These young faces

  • Published
  • By Senior Airman Shane Mitchell
  • 366th Fighter Wing Public Affairs
As Col. Michael Lawrence, the 366th Maintenance Group commander, riffled through pages of bullets highlighting the group's 2015 achievements, he came across a photo of a nearly-unidentifiable airman standing atop a shadowy F-15E Strike Eagle.

"On the front page of this package is [Airman 1st Class] Kristin Hall from Opp, Alabama," Lawrence said as he pointed to the mysterious figure.

Hall didn't know it, but she's the first image seen on Mountain Home Air Force Base's Clements McMullen Memorial Daedalian Weapons Systems Maintenance Trophy package. The 366th MXG "Regulators" won Air Combat Command's nomination for the Air Force-level award.

The photo is a small snapshot of the many months maintainers spent away from home during 2015, working in Korea, Hawaii, Nevada and nearby Gowen Field.
"It always seems like a lot to a young airman," said recently-promoted Senior Airman Hall, a former 389th Aircraft Maintenance Unit crew chief.

She's one of many maintainers who entered the military during a time of budget constraints and force shaping, and hit the ground running.

"It's kind of a blur," remarked Hall, reflecting on her transition from Alabama overalls to Air Force coveralls.

Lawrence's ability to identify one of his hundreds of Regulators came as a surprise to Hall, who is one of many maintainers who aren't privy to the "big picture," whether it's a nomination for an Air Force-level award, or the true impact they have on the mission.

"A lot of the airmen don't really know why it's got to fly," said Tech. Sgt. Timothy Luke, 366th Equipment Maintenance Squadron avionics lead. "They just know they have to fix something that's broken, which they're really good at."

In a low-manning environment, the process of fixing an aircraft can often turn into an airman fixing a process. This, incidentally, is the spirit of the Daedalian award. The word "Daedalian" comes from the mythical Greek inventor Daedalus.

"They've been telling us that we have to do more with less," Luke said, speaking first-hand about some changes to his job. He was one of many airmen who learned tasks from other career fields, saving hundreds of man hours throughout the year.

This sparked ideas from airmen across the group, like crew chief Senior Airman Corey Bethel, who had an idea to improve faulty door fasteners on travel pods, which are used for cargo storage in-transit.

"I just saw it and thought there was a better way to do it," Bethel said about submitting his idea. "So I figured, 'why not?'"

Other accomplishments include revisions to 24 precision measurement equipment laboratory processes which saved the Air Force approximately $1 million across five major commands, and maintaining aircraft in three locations in less than 90 days - all while training other MAJCOMs in their processes.

While Bethel's idea is one whose origins can be traced, it's unclear as to where some of the others came from.

"I'm almost positive most of these innovations came from the airman [tier]," Luke said. "People who have to work with the processes we have every day notice something's broken and start talking about how to fix it. Then, somehow, the idea spreads and the next thing you know it's changed."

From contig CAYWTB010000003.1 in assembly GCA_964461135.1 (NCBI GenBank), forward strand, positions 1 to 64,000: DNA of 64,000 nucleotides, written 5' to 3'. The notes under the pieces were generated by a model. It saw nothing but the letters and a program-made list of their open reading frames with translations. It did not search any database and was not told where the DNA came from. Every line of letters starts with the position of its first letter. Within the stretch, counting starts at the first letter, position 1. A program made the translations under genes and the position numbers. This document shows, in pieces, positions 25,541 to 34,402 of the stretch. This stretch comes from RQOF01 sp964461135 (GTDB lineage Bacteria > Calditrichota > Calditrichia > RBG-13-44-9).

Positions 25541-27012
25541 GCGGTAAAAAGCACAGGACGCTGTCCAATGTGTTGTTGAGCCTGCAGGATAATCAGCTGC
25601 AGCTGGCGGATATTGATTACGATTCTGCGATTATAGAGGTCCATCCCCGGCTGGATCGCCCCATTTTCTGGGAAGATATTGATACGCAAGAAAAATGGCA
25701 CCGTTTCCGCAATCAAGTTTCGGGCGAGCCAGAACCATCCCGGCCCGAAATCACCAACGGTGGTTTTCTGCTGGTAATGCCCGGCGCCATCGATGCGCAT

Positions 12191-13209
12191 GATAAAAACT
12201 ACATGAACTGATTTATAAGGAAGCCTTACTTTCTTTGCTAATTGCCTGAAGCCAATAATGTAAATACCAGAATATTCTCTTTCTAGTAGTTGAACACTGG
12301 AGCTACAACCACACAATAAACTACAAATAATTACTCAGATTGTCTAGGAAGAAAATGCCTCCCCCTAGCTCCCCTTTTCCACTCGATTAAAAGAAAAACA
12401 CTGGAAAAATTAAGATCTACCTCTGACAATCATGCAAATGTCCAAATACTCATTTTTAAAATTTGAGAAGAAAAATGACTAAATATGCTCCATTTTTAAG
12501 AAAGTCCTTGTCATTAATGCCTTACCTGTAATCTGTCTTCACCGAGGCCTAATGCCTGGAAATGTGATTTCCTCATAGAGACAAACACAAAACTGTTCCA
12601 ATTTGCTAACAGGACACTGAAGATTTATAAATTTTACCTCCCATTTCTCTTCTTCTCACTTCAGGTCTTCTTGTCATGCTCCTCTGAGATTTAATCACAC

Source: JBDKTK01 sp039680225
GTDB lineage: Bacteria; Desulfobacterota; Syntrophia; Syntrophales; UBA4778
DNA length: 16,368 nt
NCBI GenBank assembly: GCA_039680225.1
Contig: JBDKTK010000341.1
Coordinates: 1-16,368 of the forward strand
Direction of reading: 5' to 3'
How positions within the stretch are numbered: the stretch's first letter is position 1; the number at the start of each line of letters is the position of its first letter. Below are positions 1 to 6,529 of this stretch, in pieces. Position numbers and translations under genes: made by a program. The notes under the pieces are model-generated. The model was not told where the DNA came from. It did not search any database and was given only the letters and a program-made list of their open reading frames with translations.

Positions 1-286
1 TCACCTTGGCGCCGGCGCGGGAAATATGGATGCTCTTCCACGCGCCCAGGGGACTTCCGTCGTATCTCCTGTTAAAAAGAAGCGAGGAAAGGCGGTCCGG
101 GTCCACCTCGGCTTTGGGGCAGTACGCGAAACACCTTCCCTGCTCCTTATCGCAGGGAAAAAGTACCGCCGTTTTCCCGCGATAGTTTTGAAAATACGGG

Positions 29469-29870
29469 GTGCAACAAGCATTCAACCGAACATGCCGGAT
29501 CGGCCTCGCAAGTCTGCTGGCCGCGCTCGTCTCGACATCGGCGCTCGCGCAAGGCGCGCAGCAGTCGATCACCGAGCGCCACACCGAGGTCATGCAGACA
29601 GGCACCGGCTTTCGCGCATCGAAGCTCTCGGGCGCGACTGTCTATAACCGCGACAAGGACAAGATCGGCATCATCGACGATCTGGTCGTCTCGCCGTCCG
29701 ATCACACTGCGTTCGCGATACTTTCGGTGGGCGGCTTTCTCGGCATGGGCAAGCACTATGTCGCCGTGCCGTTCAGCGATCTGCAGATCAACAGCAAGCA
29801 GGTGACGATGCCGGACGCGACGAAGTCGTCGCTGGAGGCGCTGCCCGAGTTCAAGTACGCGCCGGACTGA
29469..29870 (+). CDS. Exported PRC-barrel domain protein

The stresses and challenges of 2015 also brought moments of pride. Bethel's moment was fixing a near-impossible hydro leak in the nick of time. Hall's was developing friendships that helped her get through the year and be able to look back and say "I did something." Luke remembers the time a group of maintainers quickly and efficiently responded to a severe injury of one of their coworkers. (Visit this link: to read the "Blood Brothers" article)

But it's taken a lot of work to get to this point. The 366th MXG Deputy Commander, Lt. Col. John Jacobus, was stationed at Mountain Home Air Force Base many years ago and paints a different picture of the 366th MXG.

"There was a divide between the groups," Jacobus said. "People didn't work together at all."

Now, he says he's never seen a better maintenance group - driven by young airmen consistently performing in stressful, sometimes painful conditions.

"What brings tears to my eyes is seeing those airmen out there, in 20-degree temperatures with 25-mile-an-hour wind getting the job done," Jacobus said. "That's just what we do."

In a way, maintainers are a paradox. They're both proud, yet humble. An officer will say the enlisted are responsible for the work, a noncommissioned officer like Luke will say it's the younger airmen, or a combination of efforts.

And the airmen? Many of them are like Hall and Bethel - young faces in a pool of faces that are younger still, all working to get a job done. Bethel, Luke and Hall say they don't do it for the fame or the recognition, or for a rare shot at an even rarer award. They do it because, at their very core, that's just what they do.

Some people would see the picture of Hall and the F-15E simply as good photo. Others might not see it as significant at all; Hall almost didn't. Lawrence and Jacobus, though, see something far more insightful.

"Despite all that people say about a degradation of America's youth your group of folks is just as smart and resourceful - I would argue smarter and more resourceful - than any previous generation," Lawrence said. "Rest assured, we're going to be just fine."

"It's these young faces," Jacobus said, smiling as he closed the award package and pointed to a cluster of photos depicting the young faces of the Air Force.

They see the backbone of the maintenance career field, the innovative spirit of a Mountain Home AFB "Gunfighter," the reason the mission gets accomplished day after day at location after location around the world.

They see a young face.

They see a Regulator.